Quite frequently, orthodox Christians that leave for Mormonism that claim the Trinity as one reason end up criticizing the heresy of Modalism, and not what the actual Trinity doctrine claims. We also see this, as we’ve discussed before, in a few LDS leaders that have attempted to criticize the Trinity doctrine.
Not educated, trusting the wrong people.
WHAT CATHOLICS REALLY BELIEVE - by KARL KEATING
who I believe is the founder of this Forum.
The few young adults that I know that came from devout Catholic homes converted simply because they fell in love with a Mormon person. The “must get married in the Mormon temple” sounds reasonable to a young person in love. Unfortunately though, the families cannot attend the weddings. But young couple do what they want, regardless of their respective faiths. How many Catholic friends do we have that want to get married on the beach?
Happens in every faith.
Really? Uneducated? Is it possible that people made a decision that you may not agree with without being uneducated?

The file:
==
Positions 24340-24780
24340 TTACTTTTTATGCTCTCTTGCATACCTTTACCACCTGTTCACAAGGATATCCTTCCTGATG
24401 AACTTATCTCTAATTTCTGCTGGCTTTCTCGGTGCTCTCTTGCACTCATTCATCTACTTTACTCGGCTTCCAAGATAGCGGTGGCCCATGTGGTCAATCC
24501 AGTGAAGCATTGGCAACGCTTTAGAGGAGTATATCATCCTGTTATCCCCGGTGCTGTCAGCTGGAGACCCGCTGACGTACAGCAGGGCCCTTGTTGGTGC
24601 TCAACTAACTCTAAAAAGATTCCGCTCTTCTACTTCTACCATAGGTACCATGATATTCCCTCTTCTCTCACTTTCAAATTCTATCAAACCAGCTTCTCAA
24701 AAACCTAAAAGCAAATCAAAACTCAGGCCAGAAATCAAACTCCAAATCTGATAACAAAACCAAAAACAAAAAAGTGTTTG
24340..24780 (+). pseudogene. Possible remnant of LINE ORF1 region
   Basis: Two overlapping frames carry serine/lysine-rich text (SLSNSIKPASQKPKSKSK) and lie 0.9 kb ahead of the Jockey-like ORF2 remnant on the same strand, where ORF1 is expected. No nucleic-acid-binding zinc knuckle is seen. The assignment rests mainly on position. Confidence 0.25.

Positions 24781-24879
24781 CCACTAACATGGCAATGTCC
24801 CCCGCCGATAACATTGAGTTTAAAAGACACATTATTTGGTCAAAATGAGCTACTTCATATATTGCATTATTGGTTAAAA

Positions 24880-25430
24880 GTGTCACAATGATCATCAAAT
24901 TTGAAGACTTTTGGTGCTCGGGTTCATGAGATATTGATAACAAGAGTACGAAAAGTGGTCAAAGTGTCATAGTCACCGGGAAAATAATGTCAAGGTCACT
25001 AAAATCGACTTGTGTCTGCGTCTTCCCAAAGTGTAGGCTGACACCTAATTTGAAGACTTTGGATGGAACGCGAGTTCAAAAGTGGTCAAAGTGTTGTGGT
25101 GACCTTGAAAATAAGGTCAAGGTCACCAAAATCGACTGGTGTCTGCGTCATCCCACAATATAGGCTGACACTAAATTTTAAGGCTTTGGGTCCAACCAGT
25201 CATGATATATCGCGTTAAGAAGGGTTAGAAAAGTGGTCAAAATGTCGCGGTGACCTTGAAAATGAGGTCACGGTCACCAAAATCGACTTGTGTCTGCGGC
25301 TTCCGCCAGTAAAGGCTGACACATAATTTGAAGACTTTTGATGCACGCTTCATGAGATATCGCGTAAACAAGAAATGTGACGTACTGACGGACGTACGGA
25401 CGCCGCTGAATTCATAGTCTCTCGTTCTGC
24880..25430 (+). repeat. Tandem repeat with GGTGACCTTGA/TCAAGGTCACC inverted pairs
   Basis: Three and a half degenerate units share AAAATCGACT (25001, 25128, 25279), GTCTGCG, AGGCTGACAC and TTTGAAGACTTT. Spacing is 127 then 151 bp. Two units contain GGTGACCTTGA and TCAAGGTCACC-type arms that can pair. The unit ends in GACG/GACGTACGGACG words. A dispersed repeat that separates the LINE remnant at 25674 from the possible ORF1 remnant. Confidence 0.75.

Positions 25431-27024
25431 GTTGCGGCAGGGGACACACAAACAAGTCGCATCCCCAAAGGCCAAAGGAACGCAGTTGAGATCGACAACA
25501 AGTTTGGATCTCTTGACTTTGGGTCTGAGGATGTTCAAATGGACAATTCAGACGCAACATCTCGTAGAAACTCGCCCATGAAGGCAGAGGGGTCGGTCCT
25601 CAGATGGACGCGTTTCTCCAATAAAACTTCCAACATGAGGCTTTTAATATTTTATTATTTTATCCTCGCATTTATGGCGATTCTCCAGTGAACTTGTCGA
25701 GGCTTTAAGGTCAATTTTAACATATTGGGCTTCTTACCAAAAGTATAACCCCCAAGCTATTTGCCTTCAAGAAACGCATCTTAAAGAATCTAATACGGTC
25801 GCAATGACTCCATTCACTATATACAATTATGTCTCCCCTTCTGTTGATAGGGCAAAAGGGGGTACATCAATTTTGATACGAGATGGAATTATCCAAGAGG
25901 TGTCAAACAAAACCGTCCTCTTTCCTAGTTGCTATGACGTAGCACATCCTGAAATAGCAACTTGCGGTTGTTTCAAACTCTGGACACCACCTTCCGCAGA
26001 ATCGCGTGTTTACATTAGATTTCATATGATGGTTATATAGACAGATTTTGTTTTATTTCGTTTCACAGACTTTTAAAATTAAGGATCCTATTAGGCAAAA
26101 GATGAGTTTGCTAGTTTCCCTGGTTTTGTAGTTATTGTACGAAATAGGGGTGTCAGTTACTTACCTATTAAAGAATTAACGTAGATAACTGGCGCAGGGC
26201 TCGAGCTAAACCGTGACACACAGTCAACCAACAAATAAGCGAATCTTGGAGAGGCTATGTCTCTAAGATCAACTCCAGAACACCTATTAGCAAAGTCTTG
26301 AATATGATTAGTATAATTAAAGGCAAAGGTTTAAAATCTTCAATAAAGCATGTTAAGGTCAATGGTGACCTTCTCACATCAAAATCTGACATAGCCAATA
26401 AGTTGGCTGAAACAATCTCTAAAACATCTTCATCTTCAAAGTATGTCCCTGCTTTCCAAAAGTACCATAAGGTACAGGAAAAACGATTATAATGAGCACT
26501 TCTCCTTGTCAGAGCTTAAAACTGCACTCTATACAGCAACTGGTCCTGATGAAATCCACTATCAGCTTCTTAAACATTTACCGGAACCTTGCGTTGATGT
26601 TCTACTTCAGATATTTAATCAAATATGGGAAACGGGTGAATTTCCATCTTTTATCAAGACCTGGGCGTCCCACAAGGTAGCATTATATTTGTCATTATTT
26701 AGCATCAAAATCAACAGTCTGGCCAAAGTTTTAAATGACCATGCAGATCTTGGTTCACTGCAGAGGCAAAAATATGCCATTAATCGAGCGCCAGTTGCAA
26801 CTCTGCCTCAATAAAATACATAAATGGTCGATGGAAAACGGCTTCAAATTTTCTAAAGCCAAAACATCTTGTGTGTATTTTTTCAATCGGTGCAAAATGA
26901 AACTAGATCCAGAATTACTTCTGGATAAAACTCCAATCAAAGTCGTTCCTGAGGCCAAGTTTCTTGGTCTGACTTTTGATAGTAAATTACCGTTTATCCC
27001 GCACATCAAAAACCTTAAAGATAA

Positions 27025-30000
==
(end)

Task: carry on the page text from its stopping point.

I think what was meant by uneducated was that they didn’t hear the full truth or amount of information about the Mormon faith before converting, not that they weren’t a smart person.
I talk to people before they are baptized, what am I doing wrong?
I was baptized and raised a Catholic, with very Catholic aunts, uncles, cousins, and grandparents. But my parents left the Church and ended up checking out all kinds of religions, dumping me with the Jehovah’s Witnesses when I was in my teens while they left to divorce and pursue more self-centered interests. After several years in that group I returned to the Catholic Church as an adult.